A German court has ruled that domestic security services can continue to treat the far-right Alternative for Germany (AfD) as a potentially “extremist” party.

The ruling, delivered on Monday, means that intelligence services retain the right to keep the party under surveillance. The AfD, which is running second in polls and hopes to secure a significant number of seats in upcoming regional and European Union elections, has said it will appeal.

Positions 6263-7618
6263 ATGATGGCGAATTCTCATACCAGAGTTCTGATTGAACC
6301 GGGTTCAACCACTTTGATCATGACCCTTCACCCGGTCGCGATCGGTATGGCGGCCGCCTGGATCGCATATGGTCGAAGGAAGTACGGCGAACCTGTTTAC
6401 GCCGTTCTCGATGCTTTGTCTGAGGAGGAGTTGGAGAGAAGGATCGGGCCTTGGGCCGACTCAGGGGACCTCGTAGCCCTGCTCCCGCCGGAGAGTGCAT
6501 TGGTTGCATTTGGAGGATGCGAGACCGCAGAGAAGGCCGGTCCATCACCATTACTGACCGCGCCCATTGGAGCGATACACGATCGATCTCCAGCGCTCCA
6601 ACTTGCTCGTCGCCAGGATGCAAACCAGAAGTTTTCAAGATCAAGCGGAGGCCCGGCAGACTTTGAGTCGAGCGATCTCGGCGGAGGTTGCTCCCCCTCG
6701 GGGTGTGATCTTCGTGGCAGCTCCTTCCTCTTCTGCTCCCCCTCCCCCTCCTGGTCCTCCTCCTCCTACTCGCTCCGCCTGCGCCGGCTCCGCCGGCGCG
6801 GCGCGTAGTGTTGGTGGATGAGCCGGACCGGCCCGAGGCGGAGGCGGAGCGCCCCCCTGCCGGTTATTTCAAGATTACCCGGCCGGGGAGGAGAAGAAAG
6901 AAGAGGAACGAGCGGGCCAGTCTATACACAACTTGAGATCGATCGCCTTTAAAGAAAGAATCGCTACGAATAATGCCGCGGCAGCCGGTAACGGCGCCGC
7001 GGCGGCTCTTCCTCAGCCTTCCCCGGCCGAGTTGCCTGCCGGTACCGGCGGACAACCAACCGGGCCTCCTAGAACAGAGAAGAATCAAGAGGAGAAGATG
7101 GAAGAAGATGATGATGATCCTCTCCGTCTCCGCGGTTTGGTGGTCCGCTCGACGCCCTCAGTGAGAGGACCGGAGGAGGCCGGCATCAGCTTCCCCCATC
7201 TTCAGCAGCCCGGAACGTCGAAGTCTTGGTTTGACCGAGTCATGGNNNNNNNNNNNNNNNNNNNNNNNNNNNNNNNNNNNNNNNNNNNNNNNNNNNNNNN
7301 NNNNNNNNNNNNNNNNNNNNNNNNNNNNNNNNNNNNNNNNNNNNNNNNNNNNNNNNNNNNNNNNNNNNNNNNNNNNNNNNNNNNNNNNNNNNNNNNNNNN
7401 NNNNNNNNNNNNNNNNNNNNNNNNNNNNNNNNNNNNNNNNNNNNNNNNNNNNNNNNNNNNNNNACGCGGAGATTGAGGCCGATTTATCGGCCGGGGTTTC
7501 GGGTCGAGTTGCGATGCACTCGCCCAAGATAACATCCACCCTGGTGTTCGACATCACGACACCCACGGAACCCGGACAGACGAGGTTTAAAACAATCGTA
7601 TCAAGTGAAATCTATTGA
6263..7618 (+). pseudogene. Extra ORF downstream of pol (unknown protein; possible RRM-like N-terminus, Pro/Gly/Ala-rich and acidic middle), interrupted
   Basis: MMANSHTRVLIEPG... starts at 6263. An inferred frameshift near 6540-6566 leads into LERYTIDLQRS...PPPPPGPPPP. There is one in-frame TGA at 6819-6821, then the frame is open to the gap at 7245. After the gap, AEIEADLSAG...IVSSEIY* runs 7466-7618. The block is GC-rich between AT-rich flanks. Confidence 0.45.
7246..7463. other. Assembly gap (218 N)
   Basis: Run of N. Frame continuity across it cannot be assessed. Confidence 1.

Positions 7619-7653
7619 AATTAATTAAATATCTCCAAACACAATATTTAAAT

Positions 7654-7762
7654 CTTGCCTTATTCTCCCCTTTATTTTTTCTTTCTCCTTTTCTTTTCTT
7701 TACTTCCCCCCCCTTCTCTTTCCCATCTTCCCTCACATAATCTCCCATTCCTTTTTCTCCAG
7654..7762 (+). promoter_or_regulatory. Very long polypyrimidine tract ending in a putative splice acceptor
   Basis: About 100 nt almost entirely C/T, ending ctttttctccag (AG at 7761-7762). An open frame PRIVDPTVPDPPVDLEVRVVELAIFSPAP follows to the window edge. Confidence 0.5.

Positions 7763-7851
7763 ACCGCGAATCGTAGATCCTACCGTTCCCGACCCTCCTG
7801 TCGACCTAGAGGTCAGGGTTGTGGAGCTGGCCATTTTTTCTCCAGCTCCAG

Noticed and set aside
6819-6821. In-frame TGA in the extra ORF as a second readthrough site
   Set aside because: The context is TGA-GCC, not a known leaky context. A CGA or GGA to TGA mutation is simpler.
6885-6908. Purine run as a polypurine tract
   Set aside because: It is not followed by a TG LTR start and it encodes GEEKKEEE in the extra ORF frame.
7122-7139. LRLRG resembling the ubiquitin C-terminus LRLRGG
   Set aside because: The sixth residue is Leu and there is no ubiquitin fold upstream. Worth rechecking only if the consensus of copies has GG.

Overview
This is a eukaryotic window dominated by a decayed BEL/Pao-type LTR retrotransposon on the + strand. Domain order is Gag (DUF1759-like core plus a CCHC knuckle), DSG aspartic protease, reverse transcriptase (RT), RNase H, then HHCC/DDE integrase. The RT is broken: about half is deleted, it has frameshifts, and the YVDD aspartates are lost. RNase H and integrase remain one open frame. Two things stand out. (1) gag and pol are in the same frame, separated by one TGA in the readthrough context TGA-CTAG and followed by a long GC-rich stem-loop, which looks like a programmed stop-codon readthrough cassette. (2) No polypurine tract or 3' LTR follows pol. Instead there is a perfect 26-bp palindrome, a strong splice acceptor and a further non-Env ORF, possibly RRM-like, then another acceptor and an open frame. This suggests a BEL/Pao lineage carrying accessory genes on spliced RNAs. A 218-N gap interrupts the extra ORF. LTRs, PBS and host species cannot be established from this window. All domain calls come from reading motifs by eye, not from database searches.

“The court finds there is sufficient evidence that the AfD pursues goals that run against the human dignity of certain groups and against democracy,” Judges at the higher administrative court in Muenster said.

“There are grounds to suspect at least part of the party wants to accord second-rank status to German citizens with a migration background.”